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#Exhibit of the Month

Among the Greek mythological figures, there is a satyr (Ancient Greek: Σάτυρος), also called Silenus, a male spirit of nature and forest, known to be the companion of the gods Pan and Dionysus. Satyrs were imagined as dancing in the fields, drinking wine with Dionysus and chasing maenads and nymphs. According to the descriptions in myths, they had human-like upper part of the body and the horse-like or goat-like legs, and also a long and bushy tail.

Gradually, animalistic features in the image of a satyr recede, their lower limbs become human (legs, not hooves). The satyr Marsyas (Μάρσιας) plays a special role in Greek legends. Sometimes the god Pan is depicted in the guise of a satyr.

The historian Hesiod tells us about their origins, mentioning that satyrs are wine lovers, and legends also claim that it was the satyrs who saved Ariadne (Aριαδνη), the daughter of King Minos from Crete, who was abandoned by her lover Theseus (Θησεύς) on the island of Naxos (Νάξος).

It is believed that satyrs have tremendous strength and endurance, and also love music, and one of their main attributes is the flute. Also among the attributes of satyrs there are the thyrsus, vessels for wine, and wineskins.

The figurine of a satyr from the NMHM collection is unique. It is made of bronze and has a height of 17 cm. The figurine is made in a stylized manner, the character is presented in a standing position, as if he is holding something in his right hand, and his left hand is damaged. The left leg is also not completely preserved. Some researchers consider it to be the handle of a vessel (possibly of a cup). Certainly, the object had a symbolic character.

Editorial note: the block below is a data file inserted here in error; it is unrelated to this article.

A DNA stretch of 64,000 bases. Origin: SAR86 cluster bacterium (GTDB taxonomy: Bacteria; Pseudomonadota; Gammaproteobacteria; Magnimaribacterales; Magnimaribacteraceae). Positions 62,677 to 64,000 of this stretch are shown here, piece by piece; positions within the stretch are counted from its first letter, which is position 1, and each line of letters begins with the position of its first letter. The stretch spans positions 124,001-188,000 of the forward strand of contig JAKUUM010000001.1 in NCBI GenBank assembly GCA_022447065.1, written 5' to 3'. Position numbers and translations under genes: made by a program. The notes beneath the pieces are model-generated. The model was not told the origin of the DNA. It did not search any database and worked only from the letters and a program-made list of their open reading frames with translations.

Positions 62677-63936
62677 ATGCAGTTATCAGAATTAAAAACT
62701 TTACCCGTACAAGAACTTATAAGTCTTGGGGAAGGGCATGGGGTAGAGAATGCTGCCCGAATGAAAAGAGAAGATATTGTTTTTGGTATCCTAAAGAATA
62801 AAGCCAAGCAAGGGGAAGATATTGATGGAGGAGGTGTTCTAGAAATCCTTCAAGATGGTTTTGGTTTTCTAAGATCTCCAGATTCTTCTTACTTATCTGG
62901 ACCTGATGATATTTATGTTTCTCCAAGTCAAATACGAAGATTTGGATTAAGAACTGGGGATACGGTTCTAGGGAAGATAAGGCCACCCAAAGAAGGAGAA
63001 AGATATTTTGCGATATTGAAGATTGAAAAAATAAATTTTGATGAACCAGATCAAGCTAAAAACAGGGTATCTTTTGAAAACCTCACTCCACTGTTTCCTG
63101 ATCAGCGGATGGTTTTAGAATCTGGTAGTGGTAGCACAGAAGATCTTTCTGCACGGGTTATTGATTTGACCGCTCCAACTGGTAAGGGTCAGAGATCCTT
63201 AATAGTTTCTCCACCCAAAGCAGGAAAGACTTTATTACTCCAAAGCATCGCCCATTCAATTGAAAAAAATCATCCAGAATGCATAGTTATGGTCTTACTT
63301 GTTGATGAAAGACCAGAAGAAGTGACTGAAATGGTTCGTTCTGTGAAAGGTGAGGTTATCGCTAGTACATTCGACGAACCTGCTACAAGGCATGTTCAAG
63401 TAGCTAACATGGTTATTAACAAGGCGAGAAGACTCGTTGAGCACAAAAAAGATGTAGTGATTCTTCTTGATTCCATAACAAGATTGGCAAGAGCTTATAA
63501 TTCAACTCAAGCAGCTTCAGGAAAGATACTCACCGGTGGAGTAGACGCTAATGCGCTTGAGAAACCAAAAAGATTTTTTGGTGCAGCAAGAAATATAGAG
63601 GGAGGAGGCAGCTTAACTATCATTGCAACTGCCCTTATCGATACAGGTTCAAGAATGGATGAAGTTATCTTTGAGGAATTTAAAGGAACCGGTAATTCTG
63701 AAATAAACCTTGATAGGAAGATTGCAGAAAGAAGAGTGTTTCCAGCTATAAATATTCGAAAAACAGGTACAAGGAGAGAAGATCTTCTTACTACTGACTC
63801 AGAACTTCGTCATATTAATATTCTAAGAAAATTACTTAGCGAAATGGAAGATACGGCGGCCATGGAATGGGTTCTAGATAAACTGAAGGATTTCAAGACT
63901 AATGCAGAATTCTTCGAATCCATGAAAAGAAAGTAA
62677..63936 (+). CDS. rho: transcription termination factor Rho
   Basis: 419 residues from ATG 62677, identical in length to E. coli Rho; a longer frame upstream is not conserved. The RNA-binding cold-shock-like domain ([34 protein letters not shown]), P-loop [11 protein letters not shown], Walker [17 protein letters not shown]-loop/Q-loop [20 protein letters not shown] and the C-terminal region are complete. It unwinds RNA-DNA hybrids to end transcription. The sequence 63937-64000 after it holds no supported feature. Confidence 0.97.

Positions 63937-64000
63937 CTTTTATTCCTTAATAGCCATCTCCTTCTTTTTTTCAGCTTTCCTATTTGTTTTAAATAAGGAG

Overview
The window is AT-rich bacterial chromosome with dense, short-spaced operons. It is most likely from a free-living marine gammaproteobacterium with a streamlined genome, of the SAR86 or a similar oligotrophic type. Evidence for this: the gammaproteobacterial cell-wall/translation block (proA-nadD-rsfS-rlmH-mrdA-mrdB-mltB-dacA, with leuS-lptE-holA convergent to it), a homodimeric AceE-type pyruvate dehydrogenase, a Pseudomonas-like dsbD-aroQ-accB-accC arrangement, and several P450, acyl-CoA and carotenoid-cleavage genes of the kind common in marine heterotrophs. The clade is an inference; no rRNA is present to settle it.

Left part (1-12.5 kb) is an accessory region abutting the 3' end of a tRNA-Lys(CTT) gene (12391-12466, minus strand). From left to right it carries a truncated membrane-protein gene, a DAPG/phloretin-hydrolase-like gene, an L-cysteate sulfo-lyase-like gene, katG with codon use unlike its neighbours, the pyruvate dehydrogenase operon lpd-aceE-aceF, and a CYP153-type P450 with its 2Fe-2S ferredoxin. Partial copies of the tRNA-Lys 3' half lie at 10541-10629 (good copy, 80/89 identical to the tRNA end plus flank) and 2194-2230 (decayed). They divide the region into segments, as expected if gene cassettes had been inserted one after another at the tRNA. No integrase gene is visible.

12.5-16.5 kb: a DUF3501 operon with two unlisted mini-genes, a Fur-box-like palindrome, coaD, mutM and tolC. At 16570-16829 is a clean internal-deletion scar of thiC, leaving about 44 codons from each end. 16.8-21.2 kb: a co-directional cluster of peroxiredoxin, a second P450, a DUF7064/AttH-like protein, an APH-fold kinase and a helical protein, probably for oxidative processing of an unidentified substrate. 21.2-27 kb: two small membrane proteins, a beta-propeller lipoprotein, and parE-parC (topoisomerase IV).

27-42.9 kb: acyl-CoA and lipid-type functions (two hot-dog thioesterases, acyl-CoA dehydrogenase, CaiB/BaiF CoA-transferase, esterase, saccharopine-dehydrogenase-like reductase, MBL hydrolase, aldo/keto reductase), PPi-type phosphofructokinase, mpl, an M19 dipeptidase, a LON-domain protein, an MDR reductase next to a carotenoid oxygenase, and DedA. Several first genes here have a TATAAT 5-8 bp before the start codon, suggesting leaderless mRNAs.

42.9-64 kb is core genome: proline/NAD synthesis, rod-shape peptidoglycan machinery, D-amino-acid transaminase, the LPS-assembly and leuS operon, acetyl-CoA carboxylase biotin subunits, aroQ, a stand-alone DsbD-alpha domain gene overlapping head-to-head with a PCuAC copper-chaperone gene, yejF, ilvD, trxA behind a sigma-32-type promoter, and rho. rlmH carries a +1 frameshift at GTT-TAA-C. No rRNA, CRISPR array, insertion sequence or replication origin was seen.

We assume that this artifact belongs to the period of Classical Greece and dates back to the 4th century BC.

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National Museum of History of Moldova
 

Exhibitions

The compartment „Bessarabia in the 19th Century”

(Permanent Exhibition “History and Civilization”)

This compartment of exhibition reflects the history of Bessarabia in the modern time. As a result of the Russo-Turkish War of 1806-1812 (that were fought in the area of Romanian Principalities of Moldova and Wallachia and ended with the conclusion of the Treaty of Bucharest of 16 / 28 May 1812) the Russian Empire annexed the eastern part of the Principality of Moldova (the territory between the Prut and Dniester) and incorrectly extended the name of Bessarabia to all the lands between the Danube and Hotin (the Turkish rayahs of Hotin, Bender, and Ismail were also annexed). The exhibition also aims to reflect the main events which determined the evolution of Bessarabia for 106 years of foreign domination.

The compartment „Bessarabia in the 19th Century”

Administration. One of the main instruments of the imperial policy of integration, standardization, and / or Russification was the provincial administration, a phenomenon illustrated by the Statute of 1828 or "The Concise Code of Laws" by Andronache Donici (1850). The second half of the 19th century - the era of "great reforms" - have led to the establishment of "zemstvo" in Bessarabia (1869) - a body of local self-administration, focused primarily on the issues related to the daily needs of the population: taxes, welfare, education, medicine, agriculture. In this sense, it should be noted the construction of the impressive buildings of the hospital in Costiujeni and the Zemstvo Museum.